The public beta of macOS Ventura has arrived. These are our favorite lesser-known features

Enlarge / Mac running macOS Ventura.


Apple today released beta versions of its next major operating systems, making it relatively easy for adventurous users to download and install rough versions of the software that will begin powering Macs, iPhones, iPads and other devices. from autumn. .

We’ll be posting full reviews of these new operating systems when they’re officially released, but for Mac users looking to jump into public betas today, we’ll be covering a few macOS Ventura features we’ve learned in our time. with developer betas (the first public beta roughly matches the third developer beta, which was released last week).

Rather than focusing on big changes, like the Continuity Camera, Search improvements, Passkeys, or the overhauled Settings app, we focused on smaller but still important improvements, including a few- ones that show us where Apple is trying to steer the Mac. the next years.

Public betas for iOS 16, iPadOS 16, macOS Ventura and other updates can be installed on supported hardware using Apple’s documentation here. As with installing any beta software, proceed with caution – make sure you have recent backups of your important files and consider using test hardware rather than installing betas on systems where you count on a daily basis.

Faster and seamless security updates

Apple’s long list of Ventura features is called Rapid Security Response, and it’s touted as a way for Apple to deliver smaller, faster macOS updates that don’t require a system restart. But what does that mean, exactly?

To install updates like this, Ventura makes a few additions to Big Sur’s Signed System Volume (SSV) security feature. To recap, the SSV encompasses almost every macOS system file, and your Mac is only allowed to start and run if the volume signature indicates that nothing on the SSV has been modified or tampered with in any way. whether it be. When updates are installed, the SSV is mounted in the background, files are patched, a new cryptographic signature is created for verification on the next boot of your system, and a snapshot of this newly signed volume is created for use at next computer startup.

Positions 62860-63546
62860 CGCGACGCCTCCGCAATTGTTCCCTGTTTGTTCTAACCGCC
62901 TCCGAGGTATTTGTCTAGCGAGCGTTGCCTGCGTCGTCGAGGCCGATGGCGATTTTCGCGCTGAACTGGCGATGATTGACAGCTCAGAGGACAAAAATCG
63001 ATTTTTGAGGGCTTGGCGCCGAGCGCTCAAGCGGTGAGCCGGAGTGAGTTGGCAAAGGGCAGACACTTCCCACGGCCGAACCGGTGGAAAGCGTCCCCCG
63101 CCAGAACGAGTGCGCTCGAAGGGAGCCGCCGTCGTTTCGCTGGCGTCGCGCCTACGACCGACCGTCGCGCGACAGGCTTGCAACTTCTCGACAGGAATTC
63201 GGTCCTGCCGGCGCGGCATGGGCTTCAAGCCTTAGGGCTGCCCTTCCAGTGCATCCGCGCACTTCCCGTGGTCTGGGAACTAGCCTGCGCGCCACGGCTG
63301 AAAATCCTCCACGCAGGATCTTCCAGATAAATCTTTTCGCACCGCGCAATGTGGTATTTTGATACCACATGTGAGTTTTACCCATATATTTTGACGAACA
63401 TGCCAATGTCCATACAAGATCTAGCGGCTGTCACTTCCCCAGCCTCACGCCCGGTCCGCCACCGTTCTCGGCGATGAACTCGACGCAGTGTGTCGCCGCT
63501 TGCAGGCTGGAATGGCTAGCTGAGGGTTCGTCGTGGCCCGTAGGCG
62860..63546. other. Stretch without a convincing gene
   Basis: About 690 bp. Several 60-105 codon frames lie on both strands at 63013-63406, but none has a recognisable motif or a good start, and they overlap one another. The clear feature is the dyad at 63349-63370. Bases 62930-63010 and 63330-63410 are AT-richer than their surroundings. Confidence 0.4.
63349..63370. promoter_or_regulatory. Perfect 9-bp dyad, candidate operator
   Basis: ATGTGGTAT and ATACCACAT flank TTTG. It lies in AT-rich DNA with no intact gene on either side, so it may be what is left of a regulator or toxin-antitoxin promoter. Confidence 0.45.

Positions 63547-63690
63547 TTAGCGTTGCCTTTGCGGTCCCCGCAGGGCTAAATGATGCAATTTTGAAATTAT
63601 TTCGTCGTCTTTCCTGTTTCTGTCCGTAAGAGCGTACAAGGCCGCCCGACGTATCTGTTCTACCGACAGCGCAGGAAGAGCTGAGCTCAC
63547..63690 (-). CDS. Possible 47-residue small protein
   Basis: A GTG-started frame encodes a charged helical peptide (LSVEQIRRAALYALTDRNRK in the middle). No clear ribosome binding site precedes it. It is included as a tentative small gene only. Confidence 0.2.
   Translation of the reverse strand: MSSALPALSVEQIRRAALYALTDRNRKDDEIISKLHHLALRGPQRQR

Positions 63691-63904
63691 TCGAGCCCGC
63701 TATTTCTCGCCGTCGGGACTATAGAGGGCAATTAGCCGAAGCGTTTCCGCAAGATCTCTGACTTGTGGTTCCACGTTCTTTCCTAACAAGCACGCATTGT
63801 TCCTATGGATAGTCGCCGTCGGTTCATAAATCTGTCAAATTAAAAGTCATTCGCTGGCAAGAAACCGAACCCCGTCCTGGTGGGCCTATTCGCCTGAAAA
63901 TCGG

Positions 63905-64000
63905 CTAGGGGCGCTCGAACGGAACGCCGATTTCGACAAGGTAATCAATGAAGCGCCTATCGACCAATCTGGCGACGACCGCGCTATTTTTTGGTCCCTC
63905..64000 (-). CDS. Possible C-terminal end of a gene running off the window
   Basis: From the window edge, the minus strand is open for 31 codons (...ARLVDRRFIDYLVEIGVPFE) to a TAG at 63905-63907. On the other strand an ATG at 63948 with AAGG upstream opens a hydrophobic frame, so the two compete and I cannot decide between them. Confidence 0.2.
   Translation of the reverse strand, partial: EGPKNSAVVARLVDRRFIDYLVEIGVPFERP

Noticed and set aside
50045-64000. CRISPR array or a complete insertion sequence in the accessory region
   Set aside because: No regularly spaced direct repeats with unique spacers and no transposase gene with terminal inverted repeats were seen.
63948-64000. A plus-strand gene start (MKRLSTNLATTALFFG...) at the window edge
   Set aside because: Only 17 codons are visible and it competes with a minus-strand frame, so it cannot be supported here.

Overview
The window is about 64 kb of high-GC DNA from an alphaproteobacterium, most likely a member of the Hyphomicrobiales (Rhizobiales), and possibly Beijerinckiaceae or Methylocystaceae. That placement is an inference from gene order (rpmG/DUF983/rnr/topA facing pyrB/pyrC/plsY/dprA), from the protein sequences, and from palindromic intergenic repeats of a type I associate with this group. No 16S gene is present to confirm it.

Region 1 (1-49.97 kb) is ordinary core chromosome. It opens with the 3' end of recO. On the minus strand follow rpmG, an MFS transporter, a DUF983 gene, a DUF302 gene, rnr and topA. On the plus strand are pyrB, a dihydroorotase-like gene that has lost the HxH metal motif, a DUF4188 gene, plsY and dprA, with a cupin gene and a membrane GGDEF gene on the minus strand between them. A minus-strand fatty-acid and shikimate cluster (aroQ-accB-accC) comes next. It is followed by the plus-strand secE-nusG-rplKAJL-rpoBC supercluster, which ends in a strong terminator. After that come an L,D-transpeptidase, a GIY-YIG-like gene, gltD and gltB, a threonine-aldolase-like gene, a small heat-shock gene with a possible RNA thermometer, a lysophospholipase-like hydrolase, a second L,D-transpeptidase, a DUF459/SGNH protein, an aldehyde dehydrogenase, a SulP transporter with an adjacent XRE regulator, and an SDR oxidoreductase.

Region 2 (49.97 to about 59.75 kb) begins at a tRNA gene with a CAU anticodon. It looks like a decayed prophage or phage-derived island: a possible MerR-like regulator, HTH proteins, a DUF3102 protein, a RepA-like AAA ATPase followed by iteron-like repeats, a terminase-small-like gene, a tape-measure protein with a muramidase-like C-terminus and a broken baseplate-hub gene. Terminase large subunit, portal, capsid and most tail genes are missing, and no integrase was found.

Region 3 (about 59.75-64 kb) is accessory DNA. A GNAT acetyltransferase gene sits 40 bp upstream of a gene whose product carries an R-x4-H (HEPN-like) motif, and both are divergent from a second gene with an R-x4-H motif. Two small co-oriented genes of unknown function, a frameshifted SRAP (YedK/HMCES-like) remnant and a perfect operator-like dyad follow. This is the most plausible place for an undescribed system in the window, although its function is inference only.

To allow some smaller updates to be installed without a reboot, Ventura uses separate “cryptex” disk images for some applications and operating system files. As described by anonymous Twitter firmware engineer @never_released, cryptex images are treated by macOS as extensions of an existing volume. These images can be opened and edited independently of the SSV, but for macOS and most of its applications, they will appear as part of the system volume, like any other system file.

Ventura will be able to patch applications and other system files located in these cryptex images without having to touch the SSV, including frameworks related to Safari, WebKit and JavaScript, and others. This will remove the need for a lengthy install and reboot process while retaining the security benefits of SSV for most system files. Whether this actually leads to faster or more frequent security patches remains to be seen. Larger updates, including (presumably) major updates like 13.1 or 13.2, will most likely continue to use the current approach requiring a reboot.

Beyond the System Settings app

The Mac’s new System Settings app completely replaces the old System Preferences app, and it’s probably the biggest change the app has gotten since the dawn of Mac OS X. But work on long-standing elements of the system UI doesn’t stop there.

For example, Ventura also totally redesigns the macOS print dialog, removing the multi-section drop-down menu in favor of a long page with multiple expandable sections, plus a new independently scrolling continuous preview column on left. Apps with a layout option will also reveal the presence of an old friend, a hi-res fluid version of Clarus the Dogcow. It dates back to the days of LaserWriter, when Clarus served a similar purpose.

Font Book moves to a tiled UI in Ventura, with a quick visual preview of multiple fonts.
Enlarge / Font Book moves to a tiled UI in Ventura, with a quick visual preview of multiple fonts.

Andrew Cunningham

Ventura further ushers in the biggest overhaul of Font Book since its introduction in macOS 10.3, shifting from a multi-column design that previews only one font at a time to a more visually oriented font grid that provides better previews. small of dozens of fonts at a time.

Unfortunately, Apple has not decided to rethink everything of its older built-in macOS apps. If you were hoping for a TextEdit or Chess overhaul this year, you’ll have to keep waiting.

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Steven L. Nielsen